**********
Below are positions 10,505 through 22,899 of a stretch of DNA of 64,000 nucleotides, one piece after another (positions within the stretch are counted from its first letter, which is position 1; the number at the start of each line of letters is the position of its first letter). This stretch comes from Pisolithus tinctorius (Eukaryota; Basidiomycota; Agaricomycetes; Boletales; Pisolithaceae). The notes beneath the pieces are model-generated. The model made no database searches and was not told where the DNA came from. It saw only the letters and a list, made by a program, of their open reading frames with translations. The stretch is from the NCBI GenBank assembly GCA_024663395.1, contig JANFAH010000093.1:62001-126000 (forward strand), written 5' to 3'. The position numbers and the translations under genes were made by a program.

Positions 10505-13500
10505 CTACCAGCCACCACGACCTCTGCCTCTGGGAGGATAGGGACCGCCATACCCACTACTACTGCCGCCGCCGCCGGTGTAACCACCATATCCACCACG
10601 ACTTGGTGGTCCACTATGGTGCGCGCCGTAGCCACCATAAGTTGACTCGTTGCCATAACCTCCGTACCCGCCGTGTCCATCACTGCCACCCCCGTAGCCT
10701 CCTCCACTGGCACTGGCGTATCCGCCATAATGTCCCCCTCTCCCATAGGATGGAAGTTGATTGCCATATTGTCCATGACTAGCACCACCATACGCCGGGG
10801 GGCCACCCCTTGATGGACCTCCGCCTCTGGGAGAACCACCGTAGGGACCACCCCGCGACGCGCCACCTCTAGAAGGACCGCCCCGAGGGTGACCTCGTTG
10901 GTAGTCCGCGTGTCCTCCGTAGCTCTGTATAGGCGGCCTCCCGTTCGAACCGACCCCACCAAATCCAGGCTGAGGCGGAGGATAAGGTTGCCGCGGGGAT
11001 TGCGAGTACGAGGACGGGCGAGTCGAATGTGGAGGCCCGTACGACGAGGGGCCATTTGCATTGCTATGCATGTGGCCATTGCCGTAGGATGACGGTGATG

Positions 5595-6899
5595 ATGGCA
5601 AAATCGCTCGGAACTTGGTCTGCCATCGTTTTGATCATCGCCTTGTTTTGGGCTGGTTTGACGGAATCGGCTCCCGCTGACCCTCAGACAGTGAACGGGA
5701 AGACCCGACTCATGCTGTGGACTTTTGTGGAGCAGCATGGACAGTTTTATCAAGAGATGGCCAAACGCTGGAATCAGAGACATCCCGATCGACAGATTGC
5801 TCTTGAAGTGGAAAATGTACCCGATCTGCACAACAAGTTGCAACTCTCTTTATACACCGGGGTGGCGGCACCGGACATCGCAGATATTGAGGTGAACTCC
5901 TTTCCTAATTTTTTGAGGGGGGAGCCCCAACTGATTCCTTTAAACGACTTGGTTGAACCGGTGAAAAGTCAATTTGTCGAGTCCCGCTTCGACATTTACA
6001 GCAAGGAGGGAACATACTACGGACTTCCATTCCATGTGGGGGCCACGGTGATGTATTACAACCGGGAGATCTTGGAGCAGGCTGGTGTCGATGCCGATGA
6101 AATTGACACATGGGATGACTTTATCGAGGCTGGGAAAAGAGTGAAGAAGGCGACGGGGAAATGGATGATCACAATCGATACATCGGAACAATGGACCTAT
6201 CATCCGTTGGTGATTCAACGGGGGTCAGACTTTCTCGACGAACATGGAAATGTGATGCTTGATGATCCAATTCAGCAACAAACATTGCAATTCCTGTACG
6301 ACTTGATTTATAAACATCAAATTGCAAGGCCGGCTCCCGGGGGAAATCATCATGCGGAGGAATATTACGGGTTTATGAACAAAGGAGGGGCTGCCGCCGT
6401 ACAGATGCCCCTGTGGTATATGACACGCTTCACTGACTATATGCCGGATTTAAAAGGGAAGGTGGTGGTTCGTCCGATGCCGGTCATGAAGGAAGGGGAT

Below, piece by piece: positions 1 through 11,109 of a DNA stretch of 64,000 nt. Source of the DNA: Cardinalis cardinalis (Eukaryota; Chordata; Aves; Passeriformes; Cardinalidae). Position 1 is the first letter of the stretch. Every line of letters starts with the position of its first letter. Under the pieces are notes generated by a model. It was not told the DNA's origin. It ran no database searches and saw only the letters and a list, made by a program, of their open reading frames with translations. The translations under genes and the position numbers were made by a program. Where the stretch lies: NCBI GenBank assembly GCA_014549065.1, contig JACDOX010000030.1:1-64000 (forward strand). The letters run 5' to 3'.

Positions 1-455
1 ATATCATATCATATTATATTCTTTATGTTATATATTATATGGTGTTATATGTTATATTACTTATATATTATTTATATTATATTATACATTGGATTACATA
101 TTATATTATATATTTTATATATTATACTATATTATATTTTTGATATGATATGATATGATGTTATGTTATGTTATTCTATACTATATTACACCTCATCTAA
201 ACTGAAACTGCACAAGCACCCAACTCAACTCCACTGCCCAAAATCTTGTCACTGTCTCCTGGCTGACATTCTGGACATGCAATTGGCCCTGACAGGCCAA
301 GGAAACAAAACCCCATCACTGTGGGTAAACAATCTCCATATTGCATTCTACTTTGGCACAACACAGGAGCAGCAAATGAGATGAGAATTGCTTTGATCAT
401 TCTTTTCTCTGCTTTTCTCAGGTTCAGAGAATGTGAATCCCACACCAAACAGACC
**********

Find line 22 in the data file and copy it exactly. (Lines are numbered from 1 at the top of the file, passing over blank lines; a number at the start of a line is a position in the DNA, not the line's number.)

1 ATATCATATCATATTATATTCTTTATGTTATATATTATATGGTGTTATATGTTATATTACTTATATATTATTTATATTATATTATACATTGGATTACATA